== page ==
If federal prosecutors hoped the trial of John O’Brien might have focused our collective attention on the sins of political patronage, they seem to have failed. It’s the power of the US Attorney’s office that increasingly draws scrutiny. And not for the first time. Continue reading
Posted in Mass Politics, U.S. Politics
Tagged Aaron Swartz, Bill Weld, Carmen Ortiz, Charles Flaherty, Harold Lasswell, John O'Brien, Jon Keller, Kevin White, patronage, Probation Department, Robert DeLeo, Sal DiMasi, Thoms Finneran, Tim Cahill, US Attorney, William Bulger
Recently I’ve been working on an article on political cultures in Massachusetts and returned to the Yeomen, a group I’ve discussed here before. The small town Yeomen of years past are gone but the Tea Party carries on. I’ve compared the Tea Party to the Know-Nothings but that was very unfair to the Nineteenth Century Americanists. The Know-Nothings were actually forward looking on many policies in Massachusetts, including economic, women’s rights, and school integration.
In their Nativist dislike of immigrants however, the Know-Nothings and Tea Party are similar. And listen, who could have guessed that the Irish would turn out alright? But we had better keep the welcome mat out for Latino and Asian immigrants in Massachusetts; they are our future. Continue reading
This time last year, we were knee deep in the first open-seat Boston mayoral race in some twenty years. One of the common themes of the race was differentiating the relative influence of “New Boston” and “Old Boston.” As WGBH’s Callie Crossley and others describe the dichotomy, New Boston is more racially diverse and younger while old Boston conjures forth the machine style politics of older, predominantly white male ethnics. Given the racial and age diversity in the 2013 mayoral race (but not so much gender …an Old Boston theme sadly transcendent), some key questions became: Would “New Boston” turnout? Who would they turnout for? Was “Old Boston” willing to vote for younger and more diverse candidates? Continue reading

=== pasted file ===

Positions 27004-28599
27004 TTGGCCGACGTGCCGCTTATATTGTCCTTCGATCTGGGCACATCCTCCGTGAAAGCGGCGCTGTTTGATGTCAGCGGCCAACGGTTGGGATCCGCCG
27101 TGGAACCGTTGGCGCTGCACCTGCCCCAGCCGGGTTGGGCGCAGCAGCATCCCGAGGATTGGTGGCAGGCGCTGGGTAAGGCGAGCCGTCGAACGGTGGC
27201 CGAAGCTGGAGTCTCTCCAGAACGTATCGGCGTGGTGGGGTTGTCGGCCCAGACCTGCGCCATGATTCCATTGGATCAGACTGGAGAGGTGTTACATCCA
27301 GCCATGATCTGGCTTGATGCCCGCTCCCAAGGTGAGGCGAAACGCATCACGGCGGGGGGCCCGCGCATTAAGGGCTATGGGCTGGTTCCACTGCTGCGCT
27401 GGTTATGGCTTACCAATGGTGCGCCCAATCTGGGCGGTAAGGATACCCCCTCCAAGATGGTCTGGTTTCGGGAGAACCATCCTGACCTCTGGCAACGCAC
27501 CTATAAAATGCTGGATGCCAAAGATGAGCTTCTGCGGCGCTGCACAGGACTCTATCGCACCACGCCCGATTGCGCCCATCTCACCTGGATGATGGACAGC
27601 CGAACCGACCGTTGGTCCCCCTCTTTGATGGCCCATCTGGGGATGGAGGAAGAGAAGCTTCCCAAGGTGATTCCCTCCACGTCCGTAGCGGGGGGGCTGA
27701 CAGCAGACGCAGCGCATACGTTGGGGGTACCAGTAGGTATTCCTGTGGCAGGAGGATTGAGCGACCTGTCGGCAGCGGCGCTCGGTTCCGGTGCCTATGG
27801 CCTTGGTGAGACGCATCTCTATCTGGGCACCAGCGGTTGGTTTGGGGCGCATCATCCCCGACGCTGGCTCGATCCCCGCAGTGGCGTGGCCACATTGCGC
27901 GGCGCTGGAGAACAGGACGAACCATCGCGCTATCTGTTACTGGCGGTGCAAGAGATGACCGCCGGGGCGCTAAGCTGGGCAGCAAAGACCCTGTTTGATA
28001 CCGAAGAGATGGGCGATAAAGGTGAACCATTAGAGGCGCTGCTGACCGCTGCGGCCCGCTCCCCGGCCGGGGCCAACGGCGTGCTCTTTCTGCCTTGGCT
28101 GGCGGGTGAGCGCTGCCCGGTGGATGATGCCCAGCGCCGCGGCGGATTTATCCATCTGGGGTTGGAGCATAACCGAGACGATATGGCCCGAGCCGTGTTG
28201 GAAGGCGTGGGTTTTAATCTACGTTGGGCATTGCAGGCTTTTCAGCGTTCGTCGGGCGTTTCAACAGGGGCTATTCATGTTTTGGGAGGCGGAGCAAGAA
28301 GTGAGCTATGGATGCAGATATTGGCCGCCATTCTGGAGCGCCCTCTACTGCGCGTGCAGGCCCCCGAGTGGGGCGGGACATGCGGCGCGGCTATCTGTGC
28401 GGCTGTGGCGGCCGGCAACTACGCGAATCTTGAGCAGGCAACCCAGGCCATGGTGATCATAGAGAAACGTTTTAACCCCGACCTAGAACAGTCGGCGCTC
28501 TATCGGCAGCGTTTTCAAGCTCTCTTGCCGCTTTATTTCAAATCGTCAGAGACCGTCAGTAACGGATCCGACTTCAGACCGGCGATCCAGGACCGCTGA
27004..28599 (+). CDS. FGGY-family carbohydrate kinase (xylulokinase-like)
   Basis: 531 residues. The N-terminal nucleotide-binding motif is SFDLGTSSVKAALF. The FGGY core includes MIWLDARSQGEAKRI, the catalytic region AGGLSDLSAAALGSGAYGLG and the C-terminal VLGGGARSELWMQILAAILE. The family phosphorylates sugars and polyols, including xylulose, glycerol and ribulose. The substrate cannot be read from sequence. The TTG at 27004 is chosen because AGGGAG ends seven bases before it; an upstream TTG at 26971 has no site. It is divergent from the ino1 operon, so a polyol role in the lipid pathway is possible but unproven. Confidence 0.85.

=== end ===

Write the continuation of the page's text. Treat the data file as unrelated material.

An appreciation of political culture is very important to effective campaign strategy at any level. The way in which candidates deal with the question of political ambition (theirs and/or their opponents) reveals a lot about how well a campaign understands the cultural assumptions of voters. Continue reading
During the recent debate over the utility of the party conventions some critics like the Boston Globe’s Scot Lehigh criticized the conventions for excluding decent candidates like Juliette Kayyem, while Professor Ubertaccio and I defended the right of political parties to make their own nominating decisions. One columnist’s back-room insider is another professor’s dedicated party activist perhaps.
A more important issue though might be, who are those delegates anyway? And what do they represent? Continue reading
The debate over residency requirements for municipal employees in Boston has heated up in response to Mayor Marty Walsh’s suggestion to relax the rule and a Boston Globe report showing how often the rule is flouted. The deeper debate is an old one, raising issues of both democratic society and the rule of law. Continue reading